By Justin Franz
LAC-MÉGANTIC, Que. — On the seventh anniversary of the Lac-Mégantic oil train disaster, the Quebec government announced that construction on a new rail bypass around the community will begin next year, the Montreal Gazette reports. On July 6, 2013, a runaway Montreal Maine & Atlantic Railway oil train derailed and exploded in the heart of the small lakeside community, killing 47 people and leveling much of the downtown.
Since that day, townspeople have clamored for a rail bypass to take trains around the community. In early 2018, the Canadian government announced that it and Quebec would financially support much of the construction of the new 7.9-mile route that will go north into a more remote area before rejoining the Sherbrooke Subdivision west of town. The project is expected to cost $133 million Canadian. A spur off of the bypass will enable the railroad to continue to serve industries in the town. The new route is expected to open in 2022.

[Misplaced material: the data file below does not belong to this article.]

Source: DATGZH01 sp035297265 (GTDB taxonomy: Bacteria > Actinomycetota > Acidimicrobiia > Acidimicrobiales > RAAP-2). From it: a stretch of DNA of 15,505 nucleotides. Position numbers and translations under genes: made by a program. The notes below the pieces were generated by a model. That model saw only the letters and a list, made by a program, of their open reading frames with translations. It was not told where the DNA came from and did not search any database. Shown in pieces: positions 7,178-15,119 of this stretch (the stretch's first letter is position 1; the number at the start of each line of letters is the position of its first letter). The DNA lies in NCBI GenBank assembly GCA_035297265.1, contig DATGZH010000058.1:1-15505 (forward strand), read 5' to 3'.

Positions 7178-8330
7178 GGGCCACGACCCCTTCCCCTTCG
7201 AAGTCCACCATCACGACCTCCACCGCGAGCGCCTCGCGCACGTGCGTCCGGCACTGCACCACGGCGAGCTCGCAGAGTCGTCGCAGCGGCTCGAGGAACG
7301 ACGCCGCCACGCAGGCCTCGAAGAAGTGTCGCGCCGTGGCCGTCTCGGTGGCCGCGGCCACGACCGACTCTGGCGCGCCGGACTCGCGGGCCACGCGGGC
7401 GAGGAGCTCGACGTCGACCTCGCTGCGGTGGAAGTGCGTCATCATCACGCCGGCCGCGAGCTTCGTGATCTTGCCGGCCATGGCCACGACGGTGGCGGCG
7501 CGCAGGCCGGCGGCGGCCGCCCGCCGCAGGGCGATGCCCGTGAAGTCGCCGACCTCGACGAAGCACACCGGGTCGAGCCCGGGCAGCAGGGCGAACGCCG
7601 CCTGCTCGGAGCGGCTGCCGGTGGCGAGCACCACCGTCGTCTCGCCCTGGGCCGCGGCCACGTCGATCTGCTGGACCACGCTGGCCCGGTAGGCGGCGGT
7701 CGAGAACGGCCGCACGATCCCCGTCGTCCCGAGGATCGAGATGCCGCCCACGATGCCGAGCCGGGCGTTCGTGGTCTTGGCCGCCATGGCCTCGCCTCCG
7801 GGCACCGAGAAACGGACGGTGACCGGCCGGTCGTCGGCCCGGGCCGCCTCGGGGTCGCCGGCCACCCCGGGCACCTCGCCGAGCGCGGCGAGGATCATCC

On July 6, the town is expected to open a new memorial dedicated to the victims of the disaster. The tribute sits on the site of the former Musi-Café, a trackside music venue where many of the victims died. A memorial service will be broadcast online to ensure social distancing and the Canadian Pacific has agreed to not run trains through the town all day.
The MM&A declared bankruptcy weeks after the derailment and in 2014 it was purchased by Fortress Investment Group, which created the Central Maine & Quebec. In 2019, CP purchased CMQ and the Class One assumed operations on the line in June.